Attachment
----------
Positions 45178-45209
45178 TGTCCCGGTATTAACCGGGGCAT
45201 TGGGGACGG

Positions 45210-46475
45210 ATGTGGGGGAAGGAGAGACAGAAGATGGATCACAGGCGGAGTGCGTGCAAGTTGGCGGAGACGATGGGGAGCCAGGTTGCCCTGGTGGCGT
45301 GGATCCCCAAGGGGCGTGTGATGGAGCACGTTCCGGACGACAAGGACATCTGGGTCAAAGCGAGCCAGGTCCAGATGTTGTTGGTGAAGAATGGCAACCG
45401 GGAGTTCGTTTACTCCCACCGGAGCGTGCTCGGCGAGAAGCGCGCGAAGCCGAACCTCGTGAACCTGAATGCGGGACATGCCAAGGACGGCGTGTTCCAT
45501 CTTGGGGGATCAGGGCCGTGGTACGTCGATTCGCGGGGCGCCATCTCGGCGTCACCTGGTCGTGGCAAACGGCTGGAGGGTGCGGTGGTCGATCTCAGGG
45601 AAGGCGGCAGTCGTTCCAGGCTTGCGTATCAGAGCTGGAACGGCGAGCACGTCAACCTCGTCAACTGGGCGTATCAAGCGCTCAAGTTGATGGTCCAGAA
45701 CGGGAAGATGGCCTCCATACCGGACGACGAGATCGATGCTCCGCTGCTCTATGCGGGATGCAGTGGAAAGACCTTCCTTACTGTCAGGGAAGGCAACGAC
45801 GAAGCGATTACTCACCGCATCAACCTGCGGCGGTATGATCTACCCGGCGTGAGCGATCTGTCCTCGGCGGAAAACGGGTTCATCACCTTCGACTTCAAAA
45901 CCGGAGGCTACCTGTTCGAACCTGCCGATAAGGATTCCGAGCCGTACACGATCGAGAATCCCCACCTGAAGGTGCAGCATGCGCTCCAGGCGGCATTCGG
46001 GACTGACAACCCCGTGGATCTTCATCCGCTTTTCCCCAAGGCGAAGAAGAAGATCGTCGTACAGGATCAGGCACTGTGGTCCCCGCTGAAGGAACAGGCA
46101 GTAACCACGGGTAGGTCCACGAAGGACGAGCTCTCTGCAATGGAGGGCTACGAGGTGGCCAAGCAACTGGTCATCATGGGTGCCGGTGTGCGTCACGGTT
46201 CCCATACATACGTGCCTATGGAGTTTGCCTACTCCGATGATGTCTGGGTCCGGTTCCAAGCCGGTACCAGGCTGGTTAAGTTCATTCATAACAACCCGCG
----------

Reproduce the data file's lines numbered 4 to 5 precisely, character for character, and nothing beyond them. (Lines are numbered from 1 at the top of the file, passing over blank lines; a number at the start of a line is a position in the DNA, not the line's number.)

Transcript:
Positions 45210-46475
45210 ATGTGGGGGAAGGAGAGACAGAAGATGGATCACAGGCGGAGTGCGTGCAAGTTGGCGGAGACGATGGGGAGCCAGGTTGCCCTGGTGGCGT